Welcome to our Ottobre sew-a-long! Today we’re going to learn about reading an Ottobre pattern. If you’d like to sew the project we’re working on, you can first check out the post introducing the Euro-Style/Ottobre sew-a-long.
I know these patterns can look scary. I was intimidated the first time I wanted to sew one. But with a little sleuthing and a size conversion chart, you’ll find out that reading an Ottobre pattern isn’t too tricky.
First, you’ll need to decide which size you’ll sew! The different sizes for this project are shown in the first photo collage below.
European sizes are determined by the height of the child in centimeters. The pattern starts at 92cm and goes through 134cm, which I show using the first red arrow below. Using the conversion chart I’ve provided on this page (you can click to the second part of the table), you can see that this means the smallest size is a 2-3 in U.S. sizing, and the largest is a size 10 U.S. We’ll measure our children in a bit – and it’s very important to measure – but knowing the general size is important when ordering your fabric!
The amount of fabric needed for the size you’ll sew is shown under the “Materials” section (second arrow, above). This project is based on wider fabric, 54-60in wide. You’ll need 35 cm of this fabric for the bodice smallest size, which means you’ll need 14in – or about 3/8yd. For the largest size, you’ll need 70cm (28in) of bodice fabric. This equates to at least 7/8yd.
But let’s face it – knits shrink, fabric stores don’t always cut accurately, and you might have a fabric design that requires more yardage, so always purchase a little more than needed!
As you read through the materials list, you’ll see that we need fabric for the bodice and fabric for the skirt. Ottobre is suggesting single jersey with 30% stretch. This means that you will not need a 4-way stretch fabric with Lycra/Spandex for the bodice…a “regular” jersey will do.
For the skirt, the pattern indicates that you’ll need either another “regular” jersey for the skirt in Design A, or a printed cotton fabric for Design B. Because “printed cotton fabric” doesn’t include the phrase “jersey” or “stretch,” this means that you can use a regular woven fabric. Whoot!
You’ll also see that you need ribbing – which is a knit fabric. Notions include fusible stay tape and clear elastic.
Confused about fusible tape? I discuss it in my free download about sewing seams in knit fabrics.
You can also learn more about clear elastic my earlier post about gathering with this type of elastic.
Childrens’ clothing size international conversion chart – Euro, U.S., U.K, Australia
|European size||U.S. size||U.K. size||Australian size|
|50cm or less||Newborn||Newborn||00000|
|50-56cm||0-3 months||0-3 months||0000|
|56-62cm||3-6 months||3-6 months||000|
|68-74cm||6-9 months||6-9 months||000|
|74-80cm||9-12 months||9-12 months||00|
|80cm||12 months||12 months||0|
|80-85cm||12-18 months||12-18 months||1|
|86-92cm||2T (or 24 months)||18-24 months||2|
|152-160||14 (up to 164cm)||12-13||13|
All good so far?
Now that you know which supplies to purchase or raid from your stash, read through the section of Ottobre that provides general instructions about how to use their patterns, as well as how to measure your child to determine the exact size you’ll need to sew. In this edition, 1/2014, these are on pages 12-13. As with any pattern, it’s best not to assume anything. Reading an Ottobre pattern is no different…and sizing is different for all pattern companies.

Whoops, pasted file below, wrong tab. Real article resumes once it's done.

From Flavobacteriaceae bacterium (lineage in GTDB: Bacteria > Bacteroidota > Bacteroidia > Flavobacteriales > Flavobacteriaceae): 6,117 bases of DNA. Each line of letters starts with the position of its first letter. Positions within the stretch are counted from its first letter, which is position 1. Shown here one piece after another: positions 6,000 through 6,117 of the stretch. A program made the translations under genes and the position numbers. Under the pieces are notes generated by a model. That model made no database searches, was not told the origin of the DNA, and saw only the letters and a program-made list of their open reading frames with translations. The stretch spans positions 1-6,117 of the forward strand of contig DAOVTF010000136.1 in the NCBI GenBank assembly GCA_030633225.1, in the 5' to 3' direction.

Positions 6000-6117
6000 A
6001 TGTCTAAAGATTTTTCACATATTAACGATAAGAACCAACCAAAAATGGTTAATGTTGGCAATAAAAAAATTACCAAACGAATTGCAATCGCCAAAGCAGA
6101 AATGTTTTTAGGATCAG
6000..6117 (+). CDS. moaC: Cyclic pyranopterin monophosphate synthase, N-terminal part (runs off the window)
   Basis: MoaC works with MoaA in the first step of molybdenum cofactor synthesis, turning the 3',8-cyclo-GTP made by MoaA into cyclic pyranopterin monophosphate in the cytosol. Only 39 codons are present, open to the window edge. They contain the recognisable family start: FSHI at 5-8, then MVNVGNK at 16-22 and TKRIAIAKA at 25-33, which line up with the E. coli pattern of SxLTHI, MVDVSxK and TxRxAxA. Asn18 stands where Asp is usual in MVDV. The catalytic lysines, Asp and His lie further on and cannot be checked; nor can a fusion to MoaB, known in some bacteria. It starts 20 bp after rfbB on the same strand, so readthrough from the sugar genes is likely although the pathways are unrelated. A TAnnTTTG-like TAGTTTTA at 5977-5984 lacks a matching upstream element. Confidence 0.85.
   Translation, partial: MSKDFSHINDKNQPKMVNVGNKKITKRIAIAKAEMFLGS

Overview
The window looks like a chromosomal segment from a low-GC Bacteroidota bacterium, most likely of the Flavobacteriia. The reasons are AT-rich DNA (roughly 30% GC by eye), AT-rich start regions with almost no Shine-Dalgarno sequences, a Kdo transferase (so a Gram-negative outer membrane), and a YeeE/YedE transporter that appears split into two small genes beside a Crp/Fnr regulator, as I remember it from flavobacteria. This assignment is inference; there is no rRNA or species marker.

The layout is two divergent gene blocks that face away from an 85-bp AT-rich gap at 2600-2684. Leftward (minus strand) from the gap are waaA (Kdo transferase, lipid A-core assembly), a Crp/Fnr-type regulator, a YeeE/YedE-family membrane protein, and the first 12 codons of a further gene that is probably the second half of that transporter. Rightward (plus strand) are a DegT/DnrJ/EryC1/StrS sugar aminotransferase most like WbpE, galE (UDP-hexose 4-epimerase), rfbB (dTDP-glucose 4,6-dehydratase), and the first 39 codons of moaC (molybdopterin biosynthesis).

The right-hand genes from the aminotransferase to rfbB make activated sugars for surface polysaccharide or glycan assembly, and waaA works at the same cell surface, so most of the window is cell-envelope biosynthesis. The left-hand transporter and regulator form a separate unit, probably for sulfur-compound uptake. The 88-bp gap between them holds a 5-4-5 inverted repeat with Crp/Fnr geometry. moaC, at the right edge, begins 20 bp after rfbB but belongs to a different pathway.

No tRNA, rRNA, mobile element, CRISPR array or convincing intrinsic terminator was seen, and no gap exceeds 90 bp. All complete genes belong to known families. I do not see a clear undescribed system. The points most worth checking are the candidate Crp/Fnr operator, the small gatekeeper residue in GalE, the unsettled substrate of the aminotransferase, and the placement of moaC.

So….measure your child and sew the size recommended!
If you need more help making the conversion from metric to U.S. measurements, just type “cm to inches conversion” into your Google search bar, and a handy tool will show up first on the results page.
…I’ve come to love that little conversion box!
If you haven’t already, you’ll need to remove all the pattern sheets from the inside of your magazine.
Look at the pattern instructions we’re working on…Number 25, Funny Faces, on p. 31. Focus now on the “Pattern Pieces” section for the Funny Faces pattern. At the bottom of that section, it says, “Pattern Sheet C, blue.”
Find Pattern Sheet C in your pattern bundle, and open it up. Note all the blue lines and blue pattern numbers. For our sew-a-long, we need blue pattern pieces 6, (bodice front and back) as well as pieces 3, 7, 8, 9, and 10. There are plenty of other blue pattern pieces on that sheet – but don’t worry! They’re for another pattern. If you look at Pattern 24, Organic Star, you’ll see that it also uses Pattern Sheet C in blue, but has completely different pattern piece numbers (second arrow, below).
We’ll learn how to trace and cut out our pattern pieces from Kathy of Handmade Dress Haven on Thursday, but for now you can look at the sheet and find one of the pattern pieces you’ll need…just to get the “lay of the land.” I’m showing Blue Pattern Piece 7 below, which is the sleeve pattern for View B of this project.
So…that wasn’t so bad, was it? Learning the first step in this journey, reading an Ottobre pattern, should make you feel a little more comfortable with the way their system works. As I mentioned before, Kathy of Handmade Dress Haven will show you how to to trace out this pattern, including what materials to use, which lines to trace and cut, and what some of those little symbols on the pattern mean! Follow me on BlogLovin’ (the button in the right sidebar) so you don’t miss it!
I’m so excited that you’ll be joining us!